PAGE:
James Madison football coach Mike Houston tells the tale of Walter Clement “Wally” Pipp to his Dukes every year.
Pipp was the New York Yankees first baseman who, as the story goes, sat out a game in June of 1925 because of a headache. Into the lineup went 21-year-old Lou Gehrig, who had three hits that day, stayed productive and replaced Pipp on an historically long-term basis.
Gehrig went on to play 2,130 consecutive games in his Hall of Fame career.
“We talk about, ‘You don’t want to be Wally Pipp. You want to be Lou Gehrig,’” Houston said.
The third-year coach’s annual message about seizing the day helps cultivate and sharpen depth that makes fourth-ranked JMU exceptional among FCS programs.
Madison’s Jake Brown, a sophomore receiver from Trinity Episcopal, was not among the Dukes’ top seven in receptions heading into last Saturday’s CAA game at Villanova. Brown started, as another player dealt with an injury. Madison’s first 13 offensive snaps included five passes to Brown. He caught all five, each for double-digit yardage gains, in a 37-0 victory.
“The coaches just told me I’d get my opportunity. They believed in me. I just went out there and did my job,” said Brown, named second-team All-Metro as a Trinity senior in 2015. “I just tried to focus on what I need to do and take what I had done in practice and translate it to the game.”
Brown, a 6-foot-2 175-pounder, finished with eight receptions for 72 yards, both team highs. He entered the Villanova game with five receptions for the Dukes (5-3, 3-1 CAA). In JMU’s 63-10 win at Richmond on Sept. 29, Brown made a late-game touchdown reception for 71 yards.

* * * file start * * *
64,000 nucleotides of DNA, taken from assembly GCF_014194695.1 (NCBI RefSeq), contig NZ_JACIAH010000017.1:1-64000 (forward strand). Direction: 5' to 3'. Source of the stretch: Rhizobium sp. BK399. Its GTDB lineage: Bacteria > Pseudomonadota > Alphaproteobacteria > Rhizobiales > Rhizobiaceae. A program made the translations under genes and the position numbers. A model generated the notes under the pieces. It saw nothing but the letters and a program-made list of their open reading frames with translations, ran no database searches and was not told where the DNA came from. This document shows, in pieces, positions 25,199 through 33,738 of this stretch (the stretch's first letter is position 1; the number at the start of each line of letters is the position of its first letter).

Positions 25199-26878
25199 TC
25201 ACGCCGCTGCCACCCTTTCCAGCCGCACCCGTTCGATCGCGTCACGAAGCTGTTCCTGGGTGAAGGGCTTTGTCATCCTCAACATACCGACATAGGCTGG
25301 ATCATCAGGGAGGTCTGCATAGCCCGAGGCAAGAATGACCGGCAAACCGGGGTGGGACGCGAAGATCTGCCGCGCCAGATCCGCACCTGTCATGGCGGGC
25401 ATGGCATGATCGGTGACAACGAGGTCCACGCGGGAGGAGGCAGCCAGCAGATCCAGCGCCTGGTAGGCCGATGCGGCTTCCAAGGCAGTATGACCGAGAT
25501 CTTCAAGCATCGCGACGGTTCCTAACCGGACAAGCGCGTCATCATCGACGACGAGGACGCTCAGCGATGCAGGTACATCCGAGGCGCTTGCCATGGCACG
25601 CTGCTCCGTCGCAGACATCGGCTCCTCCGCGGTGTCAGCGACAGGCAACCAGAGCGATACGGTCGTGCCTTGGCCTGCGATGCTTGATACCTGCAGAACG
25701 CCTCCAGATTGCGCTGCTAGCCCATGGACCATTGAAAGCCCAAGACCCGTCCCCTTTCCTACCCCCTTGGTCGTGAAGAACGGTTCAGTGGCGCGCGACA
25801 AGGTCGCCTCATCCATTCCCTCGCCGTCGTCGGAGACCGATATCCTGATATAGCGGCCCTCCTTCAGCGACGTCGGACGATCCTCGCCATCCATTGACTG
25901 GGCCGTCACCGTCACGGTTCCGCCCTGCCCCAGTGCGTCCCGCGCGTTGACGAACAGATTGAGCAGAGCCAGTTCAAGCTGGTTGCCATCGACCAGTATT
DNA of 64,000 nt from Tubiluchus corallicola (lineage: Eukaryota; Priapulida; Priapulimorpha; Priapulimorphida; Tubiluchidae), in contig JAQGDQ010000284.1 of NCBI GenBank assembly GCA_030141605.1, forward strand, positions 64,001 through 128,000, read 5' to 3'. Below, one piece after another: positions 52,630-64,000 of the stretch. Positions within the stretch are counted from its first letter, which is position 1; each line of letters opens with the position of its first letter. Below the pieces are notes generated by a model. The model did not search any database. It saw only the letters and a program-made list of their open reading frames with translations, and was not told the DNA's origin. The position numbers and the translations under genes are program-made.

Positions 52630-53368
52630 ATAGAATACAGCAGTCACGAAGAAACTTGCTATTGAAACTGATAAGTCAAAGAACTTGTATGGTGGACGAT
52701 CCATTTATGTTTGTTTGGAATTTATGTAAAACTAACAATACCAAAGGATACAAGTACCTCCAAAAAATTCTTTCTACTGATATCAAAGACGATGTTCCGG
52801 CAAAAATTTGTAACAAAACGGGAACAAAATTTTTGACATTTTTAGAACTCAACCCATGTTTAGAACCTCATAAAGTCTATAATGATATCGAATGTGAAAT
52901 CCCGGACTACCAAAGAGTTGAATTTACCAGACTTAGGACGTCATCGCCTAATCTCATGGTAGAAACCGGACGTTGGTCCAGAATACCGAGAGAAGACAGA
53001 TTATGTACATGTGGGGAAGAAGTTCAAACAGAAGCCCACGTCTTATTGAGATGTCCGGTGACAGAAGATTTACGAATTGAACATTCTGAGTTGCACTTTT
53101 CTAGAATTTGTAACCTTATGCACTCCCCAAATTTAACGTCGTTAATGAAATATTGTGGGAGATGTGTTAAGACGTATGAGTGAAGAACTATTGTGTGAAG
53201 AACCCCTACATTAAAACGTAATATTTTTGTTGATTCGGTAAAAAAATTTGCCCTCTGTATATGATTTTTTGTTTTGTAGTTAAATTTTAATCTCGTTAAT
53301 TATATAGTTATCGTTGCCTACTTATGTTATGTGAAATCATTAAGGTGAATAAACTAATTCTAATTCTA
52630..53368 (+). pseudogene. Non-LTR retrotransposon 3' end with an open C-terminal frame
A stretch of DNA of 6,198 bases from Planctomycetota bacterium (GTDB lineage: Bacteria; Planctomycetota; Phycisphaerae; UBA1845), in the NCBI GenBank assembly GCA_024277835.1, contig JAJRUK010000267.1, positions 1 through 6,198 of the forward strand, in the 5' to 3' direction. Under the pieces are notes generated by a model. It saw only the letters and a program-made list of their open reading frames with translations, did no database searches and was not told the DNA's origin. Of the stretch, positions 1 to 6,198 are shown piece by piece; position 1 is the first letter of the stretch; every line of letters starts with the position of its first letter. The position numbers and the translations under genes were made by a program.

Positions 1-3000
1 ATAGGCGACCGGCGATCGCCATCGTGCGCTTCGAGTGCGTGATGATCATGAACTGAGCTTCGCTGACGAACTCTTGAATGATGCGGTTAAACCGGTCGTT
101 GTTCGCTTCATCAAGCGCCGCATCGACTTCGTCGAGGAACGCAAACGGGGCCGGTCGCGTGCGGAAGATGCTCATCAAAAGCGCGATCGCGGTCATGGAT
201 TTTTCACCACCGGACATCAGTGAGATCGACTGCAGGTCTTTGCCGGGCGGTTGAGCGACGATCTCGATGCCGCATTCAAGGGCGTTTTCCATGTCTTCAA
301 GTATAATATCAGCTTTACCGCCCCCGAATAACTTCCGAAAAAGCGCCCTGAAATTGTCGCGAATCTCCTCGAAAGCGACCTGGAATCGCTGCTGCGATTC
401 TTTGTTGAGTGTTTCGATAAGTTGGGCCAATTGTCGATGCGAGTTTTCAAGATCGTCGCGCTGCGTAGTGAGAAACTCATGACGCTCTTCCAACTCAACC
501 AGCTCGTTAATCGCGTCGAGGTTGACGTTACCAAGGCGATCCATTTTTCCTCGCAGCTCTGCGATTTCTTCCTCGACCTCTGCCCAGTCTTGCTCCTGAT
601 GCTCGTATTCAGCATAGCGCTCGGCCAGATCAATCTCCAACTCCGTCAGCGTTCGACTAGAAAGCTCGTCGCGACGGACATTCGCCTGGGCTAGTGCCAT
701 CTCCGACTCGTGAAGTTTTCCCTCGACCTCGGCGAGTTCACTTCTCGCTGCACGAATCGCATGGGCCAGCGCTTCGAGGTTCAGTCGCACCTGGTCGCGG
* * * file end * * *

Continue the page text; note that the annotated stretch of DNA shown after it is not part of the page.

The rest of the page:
Brown is one of six former Trinity pass-catchers active in Division I. Trevion Armstrong (sophomore tight end) is at Nevada, Jack Freudenthal (junior tight end) is at Wake Forest, Zane Lewis (junior defensive back) is at Air Force, Rimoni Dorsey (junior defensive back) is at Pittsburgh, and Tink Boyd (freshman receiver) is at Virginia Tech.
“We’ve got confidence in Jake. We didn’t hesitate to put him in there,” Houston said. “We could have moved somebody from another position, but he has had a real steady, kind of come-along year. … He has worked very, very hard, and we’ve really been waiting on him to kind of come through for about a year and a half now.
“Really, we expected to get more out of him last year than what we got. I just think that shows a lot of maturity and growth.”
The FCS scholarship limit is 63. Madison’s depth plays as if the Dukes have far more, a tribute to the Dukes’ staff that identified and signed athletes who developed and are prepared. At Villanova, Madison had 13 tackles for losses. Three nonstarters were responsible for 4½, and those plays weren’t made after the outcome had been decided.
JMU allowed Elon 498 yards in a 27-24 upset loss two weeks ago. The Dukes limited Villanova to 157 yards.
“I thought our team really did a great job of using that to really yank them in line,” Houston said, referring to the Elon defeat. “We had to get back to doing the things that we do, having some pride and playing with physicality, and doing our job.”
The Dukes are off Saturday. Houston said the week’s agenda involves “three really physical practices,” which could be construed as another midseason depth-finding mission.
Note: Meadowbrook High graduate D’Angelo Amos, a sophomore, was named FCS special teams player of the week by STATS after scoring touchdowns on 89- and 81-yard punt returns during a 2:10 stretch at Villanova.